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World class computing and information science research at Strathclyde...

The Strathprints institutional repository is a digital archive of University of Strathclyde's Open Access research outputs. Strathprints provides access to thousands of Open Access research papers by University of Strathclyde researchers, including by researchers from the Department of Computer & Information Sciences involved in mathematically structured programming, similarity and metric search, computer security, software systems, combinatronics and digital health.

The Department also includes the iSchool Research Group, which performs leading research into socio-technical phenomena and topics such as information retrieval and information seeking behaviour.


Critical theories, international relations and the anti-globalisation movement : the politics of global resistance

Eschle, Catherine and Maiguashca, Bice, eds. (2005) Critical theories, international relations and the anti-globalisation movement : the politics of global resistance. Routledge. ISBN 9780415343916

Full text not available in this repository.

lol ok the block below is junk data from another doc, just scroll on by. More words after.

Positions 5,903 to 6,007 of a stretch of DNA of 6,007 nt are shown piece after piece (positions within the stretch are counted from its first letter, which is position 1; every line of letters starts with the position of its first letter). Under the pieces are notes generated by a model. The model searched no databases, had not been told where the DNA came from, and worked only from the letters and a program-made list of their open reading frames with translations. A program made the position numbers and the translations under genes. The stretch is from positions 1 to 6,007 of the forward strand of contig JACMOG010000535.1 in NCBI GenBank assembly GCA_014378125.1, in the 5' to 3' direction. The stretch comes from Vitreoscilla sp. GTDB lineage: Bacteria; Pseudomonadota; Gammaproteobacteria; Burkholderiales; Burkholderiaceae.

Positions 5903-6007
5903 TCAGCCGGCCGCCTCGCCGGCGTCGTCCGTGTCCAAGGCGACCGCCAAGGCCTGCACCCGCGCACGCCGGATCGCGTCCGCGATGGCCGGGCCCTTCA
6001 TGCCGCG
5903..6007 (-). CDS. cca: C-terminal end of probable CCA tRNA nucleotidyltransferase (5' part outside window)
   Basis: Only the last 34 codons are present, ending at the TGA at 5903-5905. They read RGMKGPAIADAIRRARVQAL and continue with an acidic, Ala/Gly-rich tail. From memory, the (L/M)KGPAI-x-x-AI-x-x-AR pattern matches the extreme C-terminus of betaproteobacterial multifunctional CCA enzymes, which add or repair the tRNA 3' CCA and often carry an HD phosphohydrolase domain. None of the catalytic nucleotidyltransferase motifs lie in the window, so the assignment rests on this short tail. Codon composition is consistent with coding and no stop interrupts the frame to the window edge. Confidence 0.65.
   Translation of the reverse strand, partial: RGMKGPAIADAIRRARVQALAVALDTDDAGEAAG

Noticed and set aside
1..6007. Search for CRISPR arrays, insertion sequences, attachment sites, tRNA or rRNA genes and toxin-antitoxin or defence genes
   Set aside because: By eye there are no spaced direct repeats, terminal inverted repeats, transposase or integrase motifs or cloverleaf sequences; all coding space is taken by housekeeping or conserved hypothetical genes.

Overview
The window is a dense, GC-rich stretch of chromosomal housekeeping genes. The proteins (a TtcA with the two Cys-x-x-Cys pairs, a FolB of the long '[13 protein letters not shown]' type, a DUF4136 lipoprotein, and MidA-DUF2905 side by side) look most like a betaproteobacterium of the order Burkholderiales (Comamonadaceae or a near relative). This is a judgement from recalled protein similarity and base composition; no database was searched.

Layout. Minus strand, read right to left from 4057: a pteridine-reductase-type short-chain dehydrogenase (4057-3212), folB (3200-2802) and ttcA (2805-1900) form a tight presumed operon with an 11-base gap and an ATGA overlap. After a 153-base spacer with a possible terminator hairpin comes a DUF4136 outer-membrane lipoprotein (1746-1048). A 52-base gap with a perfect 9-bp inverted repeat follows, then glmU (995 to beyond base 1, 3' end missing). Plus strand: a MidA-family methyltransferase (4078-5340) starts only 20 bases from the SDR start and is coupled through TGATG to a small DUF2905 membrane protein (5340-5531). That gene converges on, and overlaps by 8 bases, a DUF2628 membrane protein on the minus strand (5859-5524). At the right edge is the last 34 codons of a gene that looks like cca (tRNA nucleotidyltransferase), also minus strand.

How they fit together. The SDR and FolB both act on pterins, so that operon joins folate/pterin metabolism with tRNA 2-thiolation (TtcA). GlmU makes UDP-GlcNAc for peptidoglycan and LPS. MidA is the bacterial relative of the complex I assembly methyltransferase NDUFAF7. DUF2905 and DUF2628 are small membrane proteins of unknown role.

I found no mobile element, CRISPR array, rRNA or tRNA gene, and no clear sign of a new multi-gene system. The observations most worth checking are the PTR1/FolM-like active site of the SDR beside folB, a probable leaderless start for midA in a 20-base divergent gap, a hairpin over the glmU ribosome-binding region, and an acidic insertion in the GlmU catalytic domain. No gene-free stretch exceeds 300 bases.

This book explores the interface between social movement resistances to neoliberal globalisation and a range of critical theories in the discipline of International Relations (IR). Since the late 1980s, mainstream theories in IR have come under sustained attack from a range of critical perspectives. Indeed, many commentators see the rise of these perspectives as challenging the very constitution of the discipline (see e.g. Hoffman 1987; Lapid 1989; Linklater 1992; George 1994; Smith et al. 1998; for a more sceptical view see Navon 2001). Critical theorists share the notion that, in Robert Cox's famous phrase, '[t]heory is always for someone and for some purpose' (Cox 1986:207): that is, the act of theorising is always political. Given this, critical theorists interrogate the relation between power and knowledge production; they expose and denaturalise power hierarchies and relations of domination more generally; and they seek out immanent possibilities for disruption, resistance and transformative change. In this context, all acknowledge the importance of exploring social struggles and resistances, whether conceptualised as social movements or not, as crucial sites of world politics.